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CCSD graduation rate declines slightly

The Clark County School District’s graduation rates for the second year continue to hover around 71 percent, with 16,604 students receiving diplomas in 2014.

The 70.9 percent graduation rate was lower than the 2013 high of 71.5 percent, when 16,194 students graduated.

Still both years showed a significant increase from 2012 and 2011, when graduation rates were 62 percent and 59 percent, respectively.

District Superintendent Pat Skorkowsky has set a goal of an 82 percent graduation rate for the class of 2019.

“Last year, the class of 2013’s graduation rate increased by 9.9 percentage points — a huge jump for the Clark County School District,” the super­intendent said. “We hoped to sustain that gain with the Class of 2014 even as we work with the state to better track and be held accountable for the success of our adult education students.”

The impressive 10-percentage-point improvement reported for 2013 came with a disclaimer. The majority of the increase was due to the district correcting errors in how it tracks students.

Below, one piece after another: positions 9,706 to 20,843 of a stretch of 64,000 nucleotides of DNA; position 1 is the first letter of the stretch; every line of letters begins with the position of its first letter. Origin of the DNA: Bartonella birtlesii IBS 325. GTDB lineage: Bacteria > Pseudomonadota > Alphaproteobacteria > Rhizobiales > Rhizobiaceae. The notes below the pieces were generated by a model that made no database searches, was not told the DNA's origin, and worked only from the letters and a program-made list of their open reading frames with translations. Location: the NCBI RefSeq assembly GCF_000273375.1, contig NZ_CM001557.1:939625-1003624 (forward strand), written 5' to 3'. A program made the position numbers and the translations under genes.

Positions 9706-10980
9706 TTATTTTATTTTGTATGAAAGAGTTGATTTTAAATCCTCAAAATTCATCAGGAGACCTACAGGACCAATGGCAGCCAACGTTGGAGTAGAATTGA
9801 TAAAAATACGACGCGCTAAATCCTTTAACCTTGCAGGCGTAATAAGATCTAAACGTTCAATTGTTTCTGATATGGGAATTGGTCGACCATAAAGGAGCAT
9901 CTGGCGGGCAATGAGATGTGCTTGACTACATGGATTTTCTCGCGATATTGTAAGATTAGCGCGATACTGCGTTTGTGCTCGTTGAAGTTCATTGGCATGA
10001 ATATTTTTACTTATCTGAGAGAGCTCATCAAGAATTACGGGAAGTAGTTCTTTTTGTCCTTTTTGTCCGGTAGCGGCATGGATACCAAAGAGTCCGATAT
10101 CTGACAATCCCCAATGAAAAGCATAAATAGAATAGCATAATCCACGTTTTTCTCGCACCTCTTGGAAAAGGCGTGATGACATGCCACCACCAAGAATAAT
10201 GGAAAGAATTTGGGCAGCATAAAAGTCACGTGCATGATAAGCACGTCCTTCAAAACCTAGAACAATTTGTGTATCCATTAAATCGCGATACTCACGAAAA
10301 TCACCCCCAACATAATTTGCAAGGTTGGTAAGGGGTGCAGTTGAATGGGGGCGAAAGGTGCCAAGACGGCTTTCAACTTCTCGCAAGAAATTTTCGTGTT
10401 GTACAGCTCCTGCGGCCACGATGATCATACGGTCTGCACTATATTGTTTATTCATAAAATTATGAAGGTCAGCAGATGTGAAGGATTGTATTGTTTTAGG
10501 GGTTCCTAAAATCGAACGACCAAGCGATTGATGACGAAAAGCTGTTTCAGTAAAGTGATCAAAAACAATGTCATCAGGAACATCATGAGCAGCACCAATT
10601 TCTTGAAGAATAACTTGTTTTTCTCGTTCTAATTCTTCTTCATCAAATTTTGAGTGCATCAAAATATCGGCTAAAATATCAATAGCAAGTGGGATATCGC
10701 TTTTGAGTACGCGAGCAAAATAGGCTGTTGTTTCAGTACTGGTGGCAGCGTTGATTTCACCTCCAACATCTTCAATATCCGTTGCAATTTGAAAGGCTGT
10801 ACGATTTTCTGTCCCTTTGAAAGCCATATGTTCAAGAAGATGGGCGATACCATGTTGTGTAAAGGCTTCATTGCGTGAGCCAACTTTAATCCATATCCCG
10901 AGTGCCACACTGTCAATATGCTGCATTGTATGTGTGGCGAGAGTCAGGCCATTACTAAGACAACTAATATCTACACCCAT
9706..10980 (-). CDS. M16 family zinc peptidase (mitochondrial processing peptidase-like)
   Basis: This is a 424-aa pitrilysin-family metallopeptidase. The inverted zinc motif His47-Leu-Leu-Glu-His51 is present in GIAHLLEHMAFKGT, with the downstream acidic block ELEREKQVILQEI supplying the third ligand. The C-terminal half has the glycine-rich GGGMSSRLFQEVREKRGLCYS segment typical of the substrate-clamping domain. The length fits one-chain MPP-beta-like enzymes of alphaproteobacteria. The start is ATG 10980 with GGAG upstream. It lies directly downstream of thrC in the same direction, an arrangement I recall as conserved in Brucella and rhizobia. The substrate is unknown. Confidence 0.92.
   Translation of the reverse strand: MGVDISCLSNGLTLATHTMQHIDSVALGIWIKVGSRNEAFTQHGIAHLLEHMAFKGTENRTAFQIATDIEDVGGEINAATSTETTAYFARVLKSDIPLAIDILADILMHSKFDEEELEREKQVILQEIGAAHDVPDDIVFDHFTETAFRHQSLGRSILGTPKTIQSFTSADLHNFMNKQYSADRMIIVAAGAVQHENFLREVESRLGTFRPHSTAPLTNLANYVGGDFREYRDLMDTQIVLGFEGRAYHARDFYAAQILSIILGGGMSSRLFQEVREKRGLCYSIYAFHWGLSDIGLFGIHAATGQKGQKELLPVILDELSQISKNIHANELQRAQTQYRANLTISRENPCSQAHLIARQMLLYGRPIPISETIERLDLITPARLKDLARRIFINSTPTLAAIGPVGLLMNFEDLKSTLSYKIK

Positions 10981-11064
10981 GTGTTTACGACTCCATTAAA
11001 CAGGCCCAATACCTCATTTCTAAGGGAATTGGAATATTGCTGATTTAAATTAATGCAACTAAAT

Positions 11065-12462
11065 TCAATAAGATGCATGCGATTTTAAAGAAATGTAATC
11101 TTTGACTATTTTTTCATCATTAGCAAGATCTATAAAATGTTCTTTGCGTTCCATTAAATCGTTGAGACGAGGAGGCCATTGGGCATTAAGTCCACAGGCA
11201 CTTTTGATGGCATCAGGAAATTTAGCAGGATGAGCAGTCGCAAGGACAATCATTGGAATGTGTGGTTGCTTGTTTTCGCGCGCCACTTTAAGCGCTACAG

Skorkowsky changed how the district tracked departing students last year, including finding out whether they have transferred to another school instead of simply labeling them as dropouts, as was done in the past. In addition, the state corrected a flaw in the graduation rate calculation that allowed districts to omit from the count struggling students who transferred into adult education.

Skorkowsky said one change that has helped increase graduation rates are data tracking tools used to help educators follow students and identify those who need support before they drop out.

Of the 57 high schools in the district, 10 saw their 2014 graduation rates increase by 10 percentage points or more, including Sunrise Mountain High School.

The high school located in the east valley, south of Nellis Air Force Base, had a 61 percent graduation rate in 2014, an increase of about 13 percentage points from 2013 when it was 47.9 percent.

Some 364 students graduated from the school in 2014, 230 dropped out and 83 transferred. In 2013, 333 students graduated, 362 dropped out and 82 transferred.

Sunrise Mountain principal Grant Hanevold attributed the school’s turnaround to his staff focusing on behavioral problems among students, mentoring students and setting high expectations.

“Kids are constantly supervised. And above all, we showed respect. I don’t engage in a conversation with a student without shaking their hand,” Hanevold said.

Contact Francis McCabe at fmccabe@reviewjournal.com or 702-224-5512. Follow @fjmccabe on Twitter.

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